How to Avoid a Midlife Crisis

A consistently brilliant reader Musteryou uses the example of whiny woman-haters to explain how one can avoid a mid-life crisis:

I have a theory that one only really experiences a midlife crisis if one has not been living authentically. For instance, if you have been living according to an ideology that has promised obeying its rules will ultimately bear fruit, you might suddenly feel let down in mid-life when this doesn’t happen. That’s it not the fault of feminism, though, which (as Farrell’s quote also points out) allows women to actually make an authentic identity for themselves. The unmaking of men comes about because they have bought into all sorts of nonsense in the first place. “Stop allowing your life to be determined from the outside and instead develop an inner life of your own,” should be the advice given to whining males. Above all, stop trying to steal feminism’s inner light. If it’s not your own light, you’re just going to make everything so much worse for yourselves. Growing up means learning how to establish an identity on one’s own terms. Oprah cannot do it for you. Smashing feminism can’t do it for you. Sometimes it takes baby steps.

I have the same theory of a mid-life crisis. If you take care to figure out what it is YOU want your life to be like, you will experience no need for a crisis once middle age approaches. A mid-life crisis is a problem of those who dedicated their lives to living according to the pattern suggested to them by others. A consciously constructed existence that answers only to an internal mandate will not enter into a crisis.

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16 comments on “How to Avoid a Midlife Crisis

  1. Thank you for this. I must say that as I approach official ‘mid-age’ this year and look back upon the past, I certainly have much to be proud of in the kind of person I’ve become. I was severely unhappy in my twenties, not believing that the outward expression of myself was the real me. That’s actually why I went so deeply into a certain line within Continental philosophy, melding it with African intuitive understandings of ontology — and came out on top!

    I can’t believe I completed the project before the deadline — before middle age.

    I can now age very, very happily indeed, knowing that I am fully in control of the process. Weirdly, enough in my recent videos, I see some completely Portuguese lines, which totally makes me laugh. I look like I’m developing very aristocratic, self-determined characteristics. (I’m only one eighth Portuguese, but these genes seem very dominant.)

    Mike is the same. He recently turned 68 and seems like a sensual child. He just does as he pleases.

    A lot of the men’s rights rants consist of threats that men will no longer cater to the needs or demands of women and will go their own way and “then women will really be sorry…they will come crying back to us, begging us to take on our old roles” (paraphrased).

    I think the movement needs to give up on that assumption, because history doesn’t reverse. Women are not going to beg for the old roles. The only way is forward.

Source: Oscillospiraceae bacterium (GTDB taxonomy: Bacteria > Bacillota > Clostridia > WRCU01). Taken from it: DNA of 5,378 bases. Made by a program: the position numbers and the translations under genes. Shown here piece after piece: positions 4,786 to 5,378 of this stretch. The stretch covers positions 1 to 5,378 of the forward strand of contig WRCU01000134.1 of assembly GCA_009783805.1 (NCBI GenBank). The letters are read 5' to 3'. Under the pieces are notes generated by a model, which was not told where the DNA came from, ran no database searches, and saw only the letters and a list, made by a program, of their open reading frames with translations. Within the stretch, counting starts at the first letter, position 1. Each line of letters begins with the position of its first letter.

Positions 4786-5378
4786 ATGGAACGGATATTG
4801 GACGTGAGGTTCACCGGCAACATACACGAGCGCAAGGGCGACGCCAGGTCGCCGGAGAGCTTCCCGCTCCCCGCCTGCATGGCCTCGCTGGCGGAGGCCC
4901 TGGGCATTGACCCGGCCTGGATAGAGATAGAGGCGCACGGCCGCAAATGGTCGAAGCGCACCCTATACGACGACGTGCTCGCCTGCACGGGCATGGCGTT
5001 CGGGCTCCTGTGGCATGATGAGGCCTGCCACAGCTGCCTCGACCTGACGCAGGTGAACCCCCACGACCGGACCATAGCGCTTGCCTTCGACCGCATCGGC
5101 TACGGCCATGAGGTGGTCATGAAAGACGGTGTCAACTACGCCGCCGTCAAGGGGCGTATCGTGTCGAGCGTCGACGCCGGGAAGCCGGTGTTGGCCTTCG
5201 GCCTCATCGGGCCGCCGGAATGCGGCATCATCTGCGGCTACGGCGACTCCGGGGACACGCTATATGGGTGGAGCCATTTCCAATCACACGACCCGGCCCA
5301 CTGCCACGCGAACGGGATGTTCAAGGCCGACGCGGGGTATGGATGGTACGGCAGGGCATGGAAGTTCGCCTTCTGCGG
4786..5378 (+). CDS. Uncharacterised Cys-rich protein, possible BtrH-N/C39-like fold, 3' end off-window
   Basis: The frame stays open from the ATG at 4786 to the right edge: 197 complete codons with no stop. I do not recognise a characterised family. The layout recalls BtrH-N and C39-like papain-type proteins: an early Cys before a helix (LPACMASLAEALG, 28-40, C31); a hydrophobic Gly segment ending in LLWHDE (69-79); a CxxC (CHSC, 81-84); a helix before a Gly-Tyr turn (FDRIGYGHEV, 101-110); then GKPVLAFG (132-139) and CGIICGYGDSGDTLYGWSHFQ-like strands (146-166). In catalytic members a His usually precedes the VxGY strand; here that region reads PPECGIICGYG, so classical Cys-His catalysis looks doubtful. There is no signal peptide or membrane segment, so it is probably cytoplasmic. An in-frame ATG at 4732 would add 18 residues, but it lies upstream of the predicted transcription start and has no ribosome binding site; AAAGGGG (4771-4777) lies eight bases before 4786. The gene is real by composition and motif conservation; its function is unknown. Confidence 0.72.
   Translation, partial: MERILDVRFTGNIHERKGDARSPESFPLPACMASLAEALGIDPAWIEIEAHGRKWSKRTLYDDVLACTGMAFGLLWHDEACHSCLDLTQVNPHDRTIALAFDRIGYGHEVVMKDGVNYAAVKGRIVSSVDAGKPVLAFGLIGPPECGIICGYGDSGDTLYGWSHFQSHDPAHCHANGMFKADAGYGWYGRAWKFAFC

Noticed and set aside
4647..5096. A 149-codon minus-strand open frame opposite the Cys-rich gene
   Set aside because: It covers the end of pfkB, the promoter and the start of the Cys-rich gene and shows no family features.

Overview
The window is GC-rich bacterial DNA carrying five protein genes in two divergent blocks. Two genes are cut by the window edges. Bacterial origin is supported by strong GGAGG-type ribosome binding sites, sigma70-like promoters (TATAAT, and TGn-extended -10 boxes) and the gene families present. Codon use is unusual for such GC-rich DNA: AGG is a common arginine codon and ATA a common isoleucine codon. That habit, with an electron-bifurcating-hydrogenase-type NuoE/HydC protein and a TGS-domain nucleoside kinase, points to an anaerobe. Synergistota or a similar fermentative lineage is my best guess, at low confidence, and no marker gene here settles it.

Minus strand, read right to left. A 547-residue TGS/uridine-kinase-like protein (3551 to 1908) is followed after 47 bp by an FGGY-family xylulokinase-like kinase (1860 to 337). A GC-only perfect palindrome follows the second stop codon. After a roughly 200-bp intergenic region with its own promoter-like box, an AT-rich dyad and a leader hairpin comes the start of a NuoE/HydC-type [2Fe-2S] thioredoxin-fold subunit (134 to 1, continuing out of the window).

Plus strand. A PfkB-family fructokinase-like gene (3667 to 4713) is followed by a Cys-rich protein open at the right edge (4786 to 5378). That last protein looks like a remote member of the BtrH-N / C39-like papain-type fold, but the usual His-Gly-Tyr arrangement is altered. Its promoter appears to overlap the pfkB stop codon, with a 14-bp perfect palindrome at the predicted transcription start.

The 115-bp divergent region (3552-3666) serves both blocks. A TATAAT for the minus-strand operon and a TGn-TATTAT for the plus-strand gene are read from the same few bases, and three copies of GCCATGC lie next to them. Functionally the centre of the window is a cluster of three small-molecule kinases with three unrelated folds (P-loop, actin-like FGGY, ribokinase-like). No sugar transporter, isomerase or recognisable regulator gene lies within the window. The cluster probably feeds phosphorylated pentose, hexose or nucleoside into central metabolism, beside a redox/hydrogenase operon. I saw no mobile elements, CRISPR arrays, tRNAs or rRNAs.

The capacity to move forward creatively is highly redemptive, though. The studies of Bataille and Nietzsche I have made, along with the example of Marechera to a certain extent, provide extremely useful models.

    The MRAs, though, want to return to the old standards of the patriarchal religions, where a man had authority simply by being a man — i.e. not a woman.

    They ought to be able to see why this pattern doesn’t work for many women, but it’s very hard to see the bigger picture whilst one is insistent on licking one’s own wounds.

    • “Thank you for this. I must say that as I approach official ‘mid-age’ this year and look back upon the past, I certainly have much to be proud of in the kind of person I’ve become. I was severely unhappy in my twenties, not believing that the outward expression of myself was the real me. ”

      – I have a very similar trajectory and I’m happy that I stopped to consider what was driving me to live the life I hadn’t chosen.

      “Mike is the same. He recently turned 68 and seems like a sensual child. He just does as he pleases.”

      – I think this is precisely what awaits everybody who lives consciously instead of letting oneself be swept away by the tide like an object.

      “A lot of the men’s rights rants consist of threats that men will no longer cater to the needs or demands of women and will go their own way and “then women will really be sorry…they will come crying back to us, begging us to take on our old roles” (paraphrased).”

      – Yeah, this crap even finds its way into the pages of the NYTimes in its completely idiotic scary stories about the horrors of what happens to women who didn’t dedicated their twenties to getting married and procreating like crazy bunnies. The really hilarious part is that these idiots have been waiting for women to repent of feminist advances for decades. When will they realize that this fantasy will never come true?

      “They ought to be able to see why this pattern doesn’t work for many women, but it’s very hard to see the bigger picture whilst one is insistent on licking one’s own wounds.”